A common background worry many education policy analysts have is that college costs are rising so rapidly that the country may be reaching a “tipping point.” Students and their families may conclude that college just isn’t worth it anymore. They haven’t, but they may also not realize how much they’re paying.
As Oklahoma State University Institute of Technology President Bill Path wrote earlier this year:
The general public watches helplessly as the cost of college tuition goes up every year. They have observed that more and more students are burdened with overwhelming school loan debt after college. They have seen unemployment lines growing longer across the country, and have noticed a rise in the number of recent college graduates waiting in these lines. Out of loyalty and respect to its many revered institutions, the public has been very slow to hold higher education accountable in such affairs. But make no mistake — if substantive changes do not take place, the tipping point of public opinion will shift to be against higher education. Even now, many college graduates are recognizing they have been ill-prepared for today’s workforce, and they are beginning to ask, “Was my college education worth it?”
We’re not there, but a lot of the problem may have to do with just how complicated its become for students to discern how much education really costs, and how they might pay for it.
According to recent article at Inside Higher Ed
Has the rising cost of college reached a tipping point? Perhaps not, said three panelists at the National Association of College Admissions Counselors’ annual conference in here last week. They offered their analysis at a meeting where many private college officials were very worried their sticker prices are scaring away would-be students.
Steven Graff, senior director of admissions and enrollment services at the College Board, said it’s become “knee jerk” to say college is too costly.
This is surely true, but at what point would college become too costly, then?
Graff and two consultants from the enrollment management firm Art & Science Group argued that there is a significant difference between college cost and college price, in part because of financial aid, and there are also rather significant differences among prices at different kinds of institutions.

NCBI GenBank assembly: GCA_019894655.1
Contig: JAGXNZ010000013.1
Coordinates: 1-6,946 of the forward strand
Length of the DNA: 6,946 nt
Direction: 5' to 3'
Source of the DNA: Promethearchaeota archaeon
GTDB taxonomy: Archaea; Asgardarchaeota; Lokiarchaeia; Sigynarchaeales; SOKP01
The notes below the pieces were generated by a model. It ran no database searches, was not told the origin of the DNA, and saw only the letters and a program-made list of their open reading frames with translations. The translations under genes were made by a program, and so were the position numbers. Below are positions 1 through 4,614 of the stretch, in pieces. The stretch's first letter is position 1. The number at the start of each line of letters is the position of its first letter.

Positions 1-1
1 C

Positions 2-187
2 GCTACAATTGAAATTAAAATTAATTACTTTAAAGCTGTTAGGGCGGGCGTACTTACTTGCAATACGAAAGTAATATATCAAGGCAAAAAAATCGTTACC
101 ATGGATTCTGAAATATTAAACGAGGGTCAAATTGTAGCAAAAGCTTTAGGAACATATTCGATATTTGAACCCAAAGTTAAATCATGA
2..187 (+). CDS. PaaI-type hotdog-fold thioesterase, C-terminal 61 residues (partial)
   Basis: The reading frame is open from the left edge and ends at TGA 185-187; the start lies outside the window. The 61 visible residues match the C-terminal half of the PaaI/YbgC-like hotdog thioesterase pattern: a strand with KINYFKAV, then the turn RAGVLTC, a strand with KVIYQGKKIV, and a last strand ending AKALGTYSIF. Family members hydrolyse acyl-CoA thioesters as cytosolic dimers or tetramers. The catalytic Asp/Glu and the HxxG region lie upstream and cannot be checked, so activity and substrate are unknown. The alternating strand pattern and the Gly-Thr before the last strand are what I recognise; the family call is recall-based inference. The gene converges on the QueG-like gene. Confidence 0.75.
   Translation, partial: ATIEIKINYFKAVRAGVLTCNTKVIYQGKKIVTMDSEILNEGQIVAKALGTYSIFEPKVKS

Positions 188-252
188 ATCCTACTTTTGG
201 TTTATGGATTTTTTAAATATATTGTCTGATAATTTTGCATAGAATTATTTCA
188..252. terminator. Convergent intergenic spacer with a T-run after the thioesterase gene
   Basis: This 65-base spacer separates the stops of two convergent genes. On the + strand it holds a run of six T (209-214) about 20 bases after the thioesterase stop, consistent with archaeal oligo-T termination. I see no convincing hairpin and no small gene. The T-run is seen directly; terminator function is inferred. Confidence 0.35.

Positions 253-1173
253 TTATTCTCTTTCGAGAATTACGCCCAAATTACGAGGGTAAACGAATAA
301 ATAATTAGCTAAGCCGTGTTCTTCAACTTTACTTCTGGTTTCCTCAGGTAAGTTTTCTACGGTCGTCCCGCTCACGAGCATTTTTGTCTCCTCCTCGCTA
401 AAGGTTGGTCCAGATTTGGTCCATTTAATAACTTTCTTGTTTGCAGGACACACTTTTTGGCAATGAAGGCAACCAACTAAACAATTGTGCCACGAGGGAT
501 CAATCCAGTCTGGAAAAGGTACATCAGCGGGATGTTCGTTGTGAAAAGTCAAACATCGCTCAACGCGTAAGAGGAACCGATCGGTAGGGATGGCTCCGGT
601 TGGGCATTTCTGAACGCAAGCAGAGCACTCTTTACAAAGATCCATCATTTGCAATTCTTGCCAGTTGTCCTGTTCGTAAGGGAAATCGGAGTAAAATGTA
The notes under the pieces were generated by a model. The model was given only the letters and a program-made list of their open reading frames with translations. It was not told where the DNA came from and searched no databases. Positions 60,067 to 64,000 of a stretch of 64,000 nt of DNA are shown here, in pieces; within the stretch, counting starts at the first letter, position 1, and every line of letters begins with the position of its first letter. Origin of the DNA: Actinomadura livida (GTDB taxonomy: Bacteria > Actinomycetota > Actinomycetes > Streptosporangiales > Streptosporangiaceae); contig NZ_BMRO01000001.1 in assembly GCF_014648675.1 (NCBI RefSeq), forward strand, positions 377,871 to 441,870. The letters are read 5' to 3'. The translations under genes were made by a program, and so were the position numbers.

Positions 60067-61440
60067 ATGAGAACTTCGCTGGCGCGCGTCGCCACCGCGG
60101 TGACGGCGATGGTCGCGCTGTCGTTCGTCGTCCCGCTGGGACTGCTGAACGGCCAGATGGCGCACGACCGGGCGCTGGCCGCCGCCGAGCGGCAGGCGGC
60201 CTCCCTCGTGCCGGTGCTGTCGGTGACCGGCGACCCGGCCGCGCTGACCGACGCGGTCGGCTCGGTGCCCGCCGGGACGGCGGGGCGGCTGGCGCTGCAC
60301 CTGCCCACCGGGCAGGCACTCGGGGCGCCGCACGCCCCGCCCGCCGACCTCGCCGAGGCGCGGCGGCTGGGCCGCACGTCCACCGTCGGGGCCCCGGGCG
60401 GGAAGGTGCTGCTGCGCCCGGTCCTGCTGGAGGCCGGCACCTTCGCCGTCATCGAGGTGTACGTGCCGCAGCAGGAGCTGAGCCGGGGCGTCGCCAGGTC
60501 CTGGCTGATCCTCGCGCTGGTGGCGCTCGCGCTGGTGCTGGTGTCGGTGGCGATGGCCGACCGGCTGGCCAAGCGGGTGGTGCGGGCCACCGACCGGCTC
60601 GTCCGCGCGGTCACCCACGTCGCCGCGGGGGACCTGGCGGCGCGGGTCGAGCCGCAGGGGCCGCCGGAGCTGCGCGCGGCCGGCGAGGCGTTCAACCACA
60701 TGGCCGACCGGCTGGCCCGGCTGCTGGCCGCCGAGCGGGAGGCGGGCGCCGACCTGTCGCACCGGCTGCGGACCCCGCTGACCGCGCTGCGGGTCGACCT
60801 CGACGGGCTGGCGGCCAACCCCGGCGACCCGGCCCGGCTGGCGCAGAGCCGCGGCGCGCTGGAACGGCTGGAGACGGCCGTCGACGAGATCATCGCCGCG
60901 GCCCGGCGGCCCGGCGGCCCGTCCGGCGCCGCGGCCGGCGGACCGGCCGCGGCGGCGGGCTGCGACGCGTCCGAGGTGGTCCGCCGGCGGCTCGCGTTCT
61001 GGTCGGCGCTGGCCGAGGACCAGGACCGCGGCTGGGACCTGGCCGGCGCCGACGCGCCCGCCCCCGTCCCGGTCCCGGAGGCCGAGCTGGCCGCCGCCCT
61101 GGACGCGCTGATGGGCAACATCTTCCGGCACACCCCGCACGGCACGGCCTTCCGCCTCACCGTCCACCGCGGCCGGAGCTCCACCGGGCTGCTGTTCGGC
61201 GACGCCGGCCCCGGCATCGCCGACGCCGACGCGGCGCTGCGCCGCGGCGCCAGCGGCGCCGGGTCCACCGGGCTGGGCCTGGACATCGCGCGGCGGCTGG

Okay, but that’s the problem, here.
Graff is right, of course, that the rising published price of does not at all reflect what the average student really pays for school. But it’s not just the list price of college that’s rising. Net price, what people really pay, is rising too.
Here’s a graph of the net cost of public colleges, which most American students attend, produced by Matt Bruenig:
By not being clear about price and cost, and giving students ambiguous, complicated, and conflicting information about the cost of college, students appear to actually be taking on a lot more debt than they can perhaps afford.
That’s the problem with “financial aid.” It’s obscures what college really costs. Because it means both loans and grants, it’s actually very difficult for students to figure out if they’re paying too much for college.
We haven’t, at this point, reached an actual tipping point, which would mean a declining percentage of high school students actually applying to college. What we have seen is a number of students from poor families not applying to selective colleges where they might be admitted, probably because they’re intimidated by the published price.
At the same time, low income students are lured to low quality, or even for-profit schools, because those institutions suggests they’re affordable because attending these schools will lead to better jobs.
Surprise, if you make the system hard to understand, people don’t operate very well in that system.
Path suggested that that the way to avoid the tipping point is for colleges to “make room for marketable and employable skills training.” Perhaps, but this tipping point is a financial thing. A far more effective strategy is to make college cheaper for students, and also to make it really clear how much college costs, and cease obscuring this information with complicated talk about “financial aid” and vaguely imporved life outcomes.